The amount of tomato varies from recipe to recipe, as well. I thought this amount, which produces quite a “red” dish, was fine, but some recipes call for half this amount.
And another well known cookbook, Le ricette regionali italiane, suggests gratinéeing your trippa, topped with grated cheese and drizzled with olive oil, under the broiler (aka grill) for a few minutes before serving. Sounds nice to me.
Trippa alla fiorentina is not to be confused with lampredotto another, perhaps better known, Florentine tripe dish made with the abomasum. Slow cooked with aromatic herbs and vegetables but no tomato, lampredotto is served as a sandwich. It’s a common street-food in Florence and a staple of travel food shows like this episode of Bizarre Foods.
Trippa alla fiorentina
- 1 kilo 2 lbs 1 kilo (2 lbs) pre-cooked tripe cut into thin strips
- 1 medium onion
- 1 medium carrot
- 1 small stalk celery
- 800g 28 oz peeled tomatoes aka one large small can,
- olive oil
- salt and pepper
To finish the dish:
- freshly grated parmigiano-reggiano
- Chop the onion, carrot and celery together finely into a near paste. (A food processor makes short work of this, but a sharp knife and cutting board will do quite nicely as well.)
- In a pot, preferably made of terracotta or enameled cast iron, sauté the onion, carrot and celery in abundant olive oil, along with a pinch of salt, over a gentle flame until tender.
- Turn up the heat a bit and add the tripe strips and given them a good stir to coat them with the scented oil and aromatic vegetables. Let the tripe simmer over moderate heat for 5 minutes or so.
- Add the tomatoes, which you will have either crushed with your hands or passed through a food mill, and stir again. Lower the heat, cover the pot partially, and let the tripe and tomatoes simmer until the tripe is tender and the sauce has nicely reduced. The total cooking time will depend on how fully the pre-cooked tripe is, as little as 30-45 minutes or as long as 2 hours.
- If things are drying out, add a bit of water. Conversely, if the tripe is tender but the sauce a bit thin, uncover the pot and raise the heat so the sauce can reduce.
- Serve your trippa alla fiorentina with a nice topping of freshly grated parmigiano-reggiano.
OMG! Tripe! Iused to make it very often. Both the honeycomb and the stomach. i loved it so. i haven’t had it in probably 40 years. Makes me hungry to think about it. We had steak and kidney stew for supper. I crockpotted(Is this a word?) It while we were in Duke for a doctors appointment today. We had a feast tonight!
Sounds delicious, Sharon! Nice to meet another tripe lover. 🙂
You are really tempting me to try making tripe. I loved it when my mum made it. She passed away when I was very young and so did her recipe. But your selection of tripe recipes look as good as hers. Thank you!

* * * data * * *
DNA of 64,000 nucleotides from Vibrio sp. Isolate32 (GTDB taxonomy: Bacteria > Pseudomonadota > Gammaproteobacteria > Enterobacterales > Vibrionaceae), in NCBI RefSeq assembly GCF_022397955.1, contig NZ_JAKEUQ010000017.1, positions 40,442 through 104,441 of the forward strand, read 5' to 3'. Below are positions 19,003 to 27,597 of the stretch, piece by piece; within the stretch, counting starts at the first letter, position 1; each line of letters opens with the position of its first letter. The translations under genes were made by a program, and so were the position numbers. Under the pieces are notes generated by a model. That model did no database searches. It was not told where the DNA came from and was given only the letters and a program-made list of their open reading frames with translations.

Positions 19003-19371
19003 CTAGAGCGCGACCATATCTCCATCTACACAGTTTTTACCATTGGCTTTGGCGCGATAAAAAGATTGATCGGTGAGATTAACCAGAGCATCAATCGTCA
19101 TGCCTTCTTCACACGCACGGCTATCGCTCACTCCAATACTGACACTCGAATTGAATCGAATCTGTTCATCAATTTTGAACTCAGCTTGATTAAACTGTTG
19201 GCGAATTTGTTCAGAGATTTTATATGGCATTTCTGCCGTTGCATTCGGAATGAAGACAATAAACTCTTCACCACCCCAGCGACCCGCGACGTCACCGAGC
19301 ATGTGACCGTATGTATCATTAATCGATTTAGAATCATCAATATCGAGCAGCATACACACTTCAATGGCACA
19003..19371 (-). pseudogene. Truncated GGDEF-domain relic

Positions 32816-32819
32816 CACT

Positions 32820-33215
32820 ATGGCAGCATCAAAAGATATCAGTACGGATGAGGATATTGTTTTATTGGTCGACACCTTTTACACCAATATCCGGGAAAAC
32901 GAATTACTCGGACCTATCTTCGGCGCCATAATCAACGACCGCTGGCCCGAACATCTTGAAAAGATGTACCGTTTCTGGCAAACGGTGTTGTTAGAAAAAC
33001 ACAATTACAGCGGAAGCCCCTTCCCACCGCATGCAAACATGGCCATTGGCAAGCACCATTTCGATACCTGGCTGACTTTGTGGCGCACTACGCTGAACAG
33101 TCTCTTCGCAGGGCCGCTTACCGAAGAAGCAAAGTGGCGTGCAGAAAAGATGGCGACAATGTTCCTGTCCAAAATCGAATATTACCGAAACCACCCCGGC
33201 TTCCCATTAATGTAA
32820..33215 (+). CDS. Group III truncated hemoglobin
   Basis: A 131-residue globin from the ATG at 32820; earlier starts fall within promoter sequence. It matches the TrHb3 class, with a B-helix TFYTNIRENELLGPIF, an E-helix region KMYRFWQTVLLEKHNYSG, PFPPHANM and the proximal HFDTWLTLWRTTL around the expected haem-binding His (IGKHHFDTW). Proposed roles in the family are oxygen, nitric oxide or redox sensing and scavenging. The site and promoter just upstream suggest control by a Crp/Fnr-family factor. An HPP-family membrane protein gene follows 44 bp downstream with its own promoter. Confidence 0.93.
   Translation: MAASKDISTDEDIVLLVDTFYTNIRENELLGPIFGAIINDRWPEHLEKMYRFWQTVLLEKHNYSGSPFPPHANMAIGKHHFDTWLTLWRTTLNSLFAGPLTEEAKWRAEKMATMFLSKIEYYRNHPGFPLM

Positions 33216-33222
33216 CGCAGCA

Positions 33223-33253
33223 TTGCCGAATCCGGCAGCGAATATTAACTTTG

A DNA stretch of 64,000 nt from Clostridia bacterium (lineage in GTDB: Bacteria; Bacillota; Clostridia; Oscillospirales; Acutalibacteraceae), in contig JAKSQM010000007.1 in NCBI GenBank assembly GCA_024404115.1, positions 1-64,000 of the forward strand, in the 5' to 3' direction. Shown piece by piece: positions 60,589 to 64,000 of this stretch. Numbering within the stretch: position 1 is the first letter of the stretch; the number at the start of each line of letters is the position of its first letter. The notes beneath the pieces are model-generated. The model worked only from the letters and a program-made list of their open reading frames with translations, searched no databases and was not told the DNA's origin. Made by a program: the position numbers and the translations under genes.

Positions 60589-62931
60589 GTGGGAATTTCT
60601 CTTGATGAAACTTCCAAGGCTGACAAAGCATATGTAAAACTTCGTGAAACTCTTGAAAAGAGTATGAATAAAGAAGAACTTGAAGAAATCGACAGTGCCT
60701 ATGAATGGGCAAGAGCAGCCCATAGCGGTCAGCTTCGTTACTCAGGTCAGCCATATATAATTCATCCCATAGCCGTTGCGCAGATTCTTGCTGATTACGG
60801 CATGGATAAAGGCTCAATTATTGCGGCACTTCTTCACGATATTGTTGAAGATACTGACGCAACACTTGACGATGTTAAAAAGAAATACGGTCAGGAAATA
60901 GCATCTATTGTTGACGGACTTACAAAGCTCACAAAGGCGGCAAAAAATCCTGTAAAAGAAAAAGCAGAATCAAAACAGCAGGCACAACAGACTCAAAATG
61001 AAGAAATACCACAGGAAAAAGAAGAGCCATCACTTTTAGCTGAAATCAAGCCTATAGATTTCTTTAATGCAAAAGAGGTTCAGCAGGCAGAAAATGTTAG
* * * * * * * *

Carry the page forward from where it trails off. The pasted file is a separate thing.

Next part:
And thank you for your kind words, Marcellina!
Frank – my mother used to make tripe when I was young, and it wasn’t gamey at all, but it’s not something I search out. It’s so different when I’m in Italy and it’s on menus everywhere, especially in Rome and Naples, where entire tripperia are to be found. When we lived in Rome, my dad came to visit for three weeks, and he was in his glory any time he saw tripe on restaurant menus.
Isn’t it funny how your environment can shape so thoroughly what one thinks of as “normal”? Tripe was almost a weekly dish for us when we lived in Rome. In fact, they had a saying, as you probably know, “Sabato trippa”, and it was as tradition as fish on Fridays.
Trippe! What a feast! I used to have them often as a child and they were delicious. These days it is hard to find them (I live in the UK) and I usually have them when I go back to Italy (mostly in winter). Thank you for bringing back beautiful memories!
Hard to find here, too, as I mentioned. Such a shame. Have you tried “ethnic” markets over there? That’s where you need to go on this side of the pond.
I haven’t had tripe in years, the Hungarians cook it in a similar fashion. My Mom always used the honeycomb tripe, I used to adore the texture. I’ll have to order it next time I’m in Italy, it’s not something my husband would probably eat.
Yes, tripe is a “controversial” cut for some reason. I’m sure you’re not the only one contending with a picky spouse… 😉
As I mentioned on Instagram, we are lucky to be able to get tripe easily here in Tucson. Love all the Latino markets here! Mark and I will be making this. We are about to hit our 25th anniversary, so this might be the right dish to celebrate, as we always having it when we are in Tuscany.
Congrats, David! And hope you enjoy the dish.
Thank you for this! I had trippa alla fiorentina once, in Florence (on my first and only trip to Italy), and it was excellent. Can’t wait to try making it at home.
Hope you like it, Christine!
Frank, I grew up eating menudo. My great grandmother made it from tripe and cow’s feet (good for the hangover they say) so your Trippa alla fiorentina would be very welcome on our table. Tripe is quite common here as we have a large Balkin population in our area that uses it to make tripe chorba, which is also said to be good for the hangover.
I look forward to giving this a try…
Excellent, Ron! Let us know how you like it. Did you even notice how so many “unusual” foods are said to be good for hangovers? I wonder what that’s about.
I know what you mean about variety meats. Veal is delicious, but I can understand the objections to it. In fact, I have to agree with them. Aside from that, I love to make pate out of chicken livers, but I cannot find them in the stores I most often frequent. I have to go to a grocery that caters more to … I don’t know … more of an old-school shopper, to find them. Tripe is something that I have to say I don’t think I’ve ever had!